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. 2008;2008:496957.
doi: 10.1155/2008/496957.

MaizeGDB: The Maize Model Organism Database for Basic, Translational, and Applied Research

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Free PMC article

MaizeGDB: The Maize Model Organism Database for Basic, Translational, and Applied Research

Carolyn J Lawrence et al. Int J Plant Genomics. .
Free PMC article

Abstract

In 2001 maize became the number one production crop in the world with the Food and Agriculture Organization of the United Nations reporting over 614 million tonnes produced. Its success is due to the high productivity per acre in tandem with a wide variety of commercial uses. Not only is maize an excellent source of food, feed, and fuel, but also its by-products are used in the production of various commercial products. Maize's unparalleled success in agriculture stems from basic research, the outcomes of which drive breeding and product development. In order for basic, translational, and applied researchers to benefit from others' investigations, newly generated data must be made freely and easily accessible. MaizeGDB is the maize research community's central repository for genetics and genomics information. The overall goals of MaizeGDB are to facilitate access to the outcomes of maize research by integrating new maize data into the database and to support the maize research community by coordinating group activities.

Figures

Figure 1
Figure 1
The MaizeGDB home page. The most commonly utilized search functionality for MaizeGDB is the search bar (A), which is available within the header of any MaizeGDB page. To browse data and to search specific data types using specific limiters, the Data Centers (B) are also quite useful. Also available is a Bin Viewer (C), which allows for a view of lots of data types within the context of their chromosomal location. To enable access to the Data Centers and other displays of interest from any MaizeGDB page, a pull-down menu for “Useful pages” (D) is accessible on the header of any MaizeGDB page. The footer of all MaizeGDB pages contains a context-sensitive “feedback form” link (E). Researchers use the feedback form to report errors, ask questions, and to contact the MaizeGDB team directly. For newcomers to the site, the MaizeGDB Tutorial (F) can help them to get a jump start on how to use the site.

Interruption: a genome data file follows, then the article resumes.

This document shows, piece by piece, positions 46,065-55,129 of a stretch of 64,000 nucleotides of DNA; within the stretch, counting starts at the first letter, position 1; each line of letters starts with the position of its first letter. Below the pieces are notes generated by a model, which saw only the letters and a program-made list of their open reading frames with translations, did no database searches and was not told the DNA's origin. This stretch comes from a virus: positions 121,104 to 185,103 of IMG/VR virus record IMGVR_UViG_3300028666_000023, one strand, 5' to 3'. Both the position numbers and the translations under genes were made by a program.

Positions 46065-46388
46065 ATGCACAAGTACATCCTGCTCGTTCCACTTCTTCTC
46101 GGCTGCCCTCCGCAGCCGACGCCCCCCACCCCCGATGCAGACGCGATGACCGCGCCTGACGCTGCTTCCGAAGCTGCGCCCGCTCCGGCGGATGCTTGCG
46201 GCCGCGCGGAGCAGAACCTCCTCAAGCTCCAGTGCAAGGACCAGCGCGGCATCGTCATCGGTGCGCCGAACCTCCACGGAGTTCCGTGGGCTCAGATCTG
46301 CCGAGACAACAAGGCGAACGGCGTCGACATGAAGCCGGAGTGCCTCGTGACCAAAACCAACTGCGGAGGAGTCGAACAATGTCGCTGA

Figure 2
Figure 2
Simplified infrastructure of MaizeGDB. The community of maize researchers can add data to the database (downward-facing arrows from the uppermost yellow box) via direct data deposition (upper left) and via a set of Community Curation Tools that interacts with the Curation Database (upper center). Researchers are also allowed access to maize data (upward-facing arrows from the lower dashed box) via a web interface that can be accessed at http://www.maizegdb.org/ (upper right) and by way of SQL access to the Curation Database, which houses the most up-to-date data available (upper center). These functionalities are supported by two of the three environments: Production and Staging, respectively (upper dashed gold boxes). Available for use by MaizeGDB personnel to facilitate data modeling and trial programming manipulations is a third environment called Test (lower left dashed gold box), which is identical to the Staging Environment. To ensure that the most up-to-date copy of the database is backed up, a Disaster Recovery process has been instituted (lower center dashed gold box) whereby a compressed copy of the database is backed up to a separate machine in Ames, Iowa daily, and to a server in Columbia, Missouri weekly.
Figure 3
Figure 3
Three types of biological research. Research can be divided into three categories: basic, translational, and applied. Outcomes from basic research feed into translational predictions, and developed uses for these findings constitute the basis for developing real-world applications that benefit humanity and the world. Listed after the flow of research are definitions for each research type as well as medical and plant biological models for how the different divisions are interrelated. Also shown are overviews of the example usage cases presented in Section 3.

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